Today, the process has remained functionally the same, though machines play the primary role and bare feet play only a negligible fetish role in production. Gravity, however, remains a key force in production.

In large wooden or plastic bins, the fruit arrives at Panther Creek by truck and is forklifted onto an electric “tipper,” with stainless steel arms whose angle can be continuously adjusted to allow more or fewer grapes to slip down onto a conveyor belt. It’s on this production line that crush workers perform their first acts—identifying and tossing out unripe grapes, grape bunches with “ear” clusters that don’t grow as well and those obviously infected with Botrytis, or “bunch rot,” a fungus that kills yeast during the crucial fermentation process.


Martha Karson gently pulls the joystick and the perfect pinecone-shaped clusters of Pinot noir grapes roll past her and fall into a machine that crushes them and separates them from their stems. After a splash of sulfur dioxide, used as an anti-microbial and as a perserving agent thorughout a wine’s aging process, the resulting grape juice is then stored inside the facility in large bins, where it will remain until fermentation has run its course.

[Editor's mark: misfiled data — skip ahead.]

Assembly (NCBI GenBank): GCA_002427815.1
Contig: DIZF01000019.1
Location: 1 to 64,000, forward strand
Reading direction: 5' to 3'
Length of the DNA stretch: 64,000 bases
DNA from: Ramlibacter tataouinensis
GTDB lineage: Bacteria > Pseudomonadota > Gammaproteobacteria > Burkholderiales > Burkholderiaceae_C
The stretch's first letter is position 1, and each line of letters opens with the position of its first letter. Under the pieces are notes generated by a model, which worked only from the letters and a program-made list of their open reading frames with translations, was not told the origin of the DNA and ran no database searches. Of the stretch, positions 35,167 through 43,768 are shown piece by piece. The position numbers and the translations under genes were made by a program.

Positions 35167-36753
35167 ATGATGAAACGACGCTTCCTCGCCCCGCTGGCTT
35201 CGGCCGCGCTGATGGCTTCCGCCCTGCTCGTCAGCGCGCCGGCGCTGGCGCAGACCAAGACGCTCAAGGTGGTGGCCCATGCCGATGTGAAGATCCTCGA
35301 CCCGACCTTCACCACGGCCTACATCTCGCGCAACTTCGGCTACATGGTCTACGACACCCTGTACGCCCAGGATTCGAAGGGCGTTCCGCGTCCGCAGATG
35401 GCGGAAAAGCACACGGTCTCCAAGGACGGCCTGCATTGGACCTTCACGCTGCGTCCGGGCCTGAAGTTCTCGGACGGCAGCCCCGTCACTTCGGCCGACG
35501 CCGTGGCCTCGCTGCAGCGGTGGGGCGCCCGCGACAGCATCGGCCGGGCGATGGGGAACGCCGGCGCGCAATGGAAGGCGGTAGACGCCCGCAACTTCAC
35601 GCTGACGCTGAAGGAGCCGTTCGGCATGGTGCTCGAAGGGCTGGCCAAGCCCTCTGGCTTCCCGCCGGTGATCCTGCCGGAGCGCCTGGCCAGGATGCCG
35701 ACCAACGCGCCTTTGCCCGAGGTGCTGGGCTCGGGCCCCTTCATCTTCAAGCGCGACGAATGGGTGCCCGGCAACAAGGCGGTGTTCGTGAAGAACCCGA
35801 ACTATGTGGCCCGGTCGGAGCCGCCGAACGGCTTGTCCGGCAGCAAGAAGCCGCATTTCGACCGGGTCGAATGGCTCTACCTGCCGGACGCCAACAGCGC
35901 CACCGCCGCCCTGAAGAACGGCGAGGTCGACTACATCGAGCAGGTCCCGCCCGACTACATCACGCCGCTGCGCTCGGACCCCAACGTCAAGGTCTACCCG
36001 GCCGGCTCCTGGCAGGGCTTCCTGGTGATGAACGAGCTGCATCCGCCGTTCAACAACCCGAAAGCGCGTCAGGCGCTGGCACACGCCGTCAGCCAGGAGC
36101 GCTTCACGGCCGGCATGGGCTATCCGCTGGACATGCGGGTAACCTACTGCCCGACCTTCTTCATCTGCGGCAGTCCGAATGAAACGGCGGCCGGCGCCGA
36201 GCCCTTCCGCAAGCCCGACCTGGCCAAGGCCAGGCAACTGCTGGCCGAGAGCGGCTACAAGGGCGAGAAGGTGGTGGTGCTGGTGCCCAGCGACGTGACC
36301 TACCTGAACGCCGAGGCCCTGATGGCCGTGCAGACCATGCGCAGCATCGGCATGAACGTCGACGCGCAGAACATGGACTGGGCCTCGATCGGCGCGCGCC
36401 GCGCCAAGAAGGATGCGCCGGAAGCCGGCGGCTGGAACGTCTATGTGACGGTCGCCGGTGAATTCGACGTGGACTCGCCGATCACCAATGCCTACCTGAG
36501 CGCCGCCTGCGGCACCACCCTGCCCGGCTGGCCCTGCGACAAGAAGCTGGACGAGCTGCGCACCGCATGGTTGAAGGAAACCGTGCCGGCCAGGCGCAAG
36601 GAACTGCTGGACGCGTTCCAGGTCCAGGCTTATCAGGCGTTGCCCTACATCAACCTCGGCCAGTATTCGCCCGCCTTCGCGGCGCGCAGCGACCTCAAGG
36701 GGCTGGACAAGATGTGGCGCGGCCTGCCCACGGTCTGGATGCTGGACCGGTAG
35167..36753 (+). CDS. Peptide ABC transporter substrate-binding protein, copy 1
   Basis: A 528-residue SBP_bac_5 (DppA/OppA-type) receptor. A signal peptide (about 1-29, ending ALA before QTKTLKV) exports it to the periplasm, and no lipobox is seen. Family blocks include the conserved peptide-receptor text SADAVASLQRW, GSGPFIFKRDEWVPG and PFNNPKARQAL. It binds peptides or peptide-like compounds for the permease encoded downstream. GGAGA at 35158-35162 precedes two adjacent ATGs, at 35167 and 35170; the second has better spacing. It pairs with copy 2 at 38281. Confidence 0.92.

From these bins, Petterson draws wine samples into an arm’s length syringe then takes them back to a small room with a workbench to perform tests and record results. Petterson will check temperature, pH and sugar levels to monitor the progression of the wine.


This testing is constant. The fermentation process begins slowly, then picks up velocity and throws off heat in the process. A winemaker must catch this balance at the right moment in the arc of fermentation to capture the wine’s ideal alcohol level. If the fermentation happens too quickly, it raises the temperature of the wine to a level that harmful bacteria like. Too little fermentation and the wine teeters on the sweet side—not a good outcome for a distinguished Oregon Pinot noir.

Among these open vessels is where Bailey, Panther Creek’s recently rescued beagle, and cold workers chilled from the crush, find time to linger in the warmth of the fermentation process. In the basins of Pinot noir-in-the-rough, grape skins rise to the surface on carbon dioxide bubbles and form a surprisingly dense pancake, or cap, over the juice below. Not quite wine yet, this combination of juice and skins, called “the must” (from the Latin vinum mustum, or young wine), will remain in open vats until the sugar has been consumed.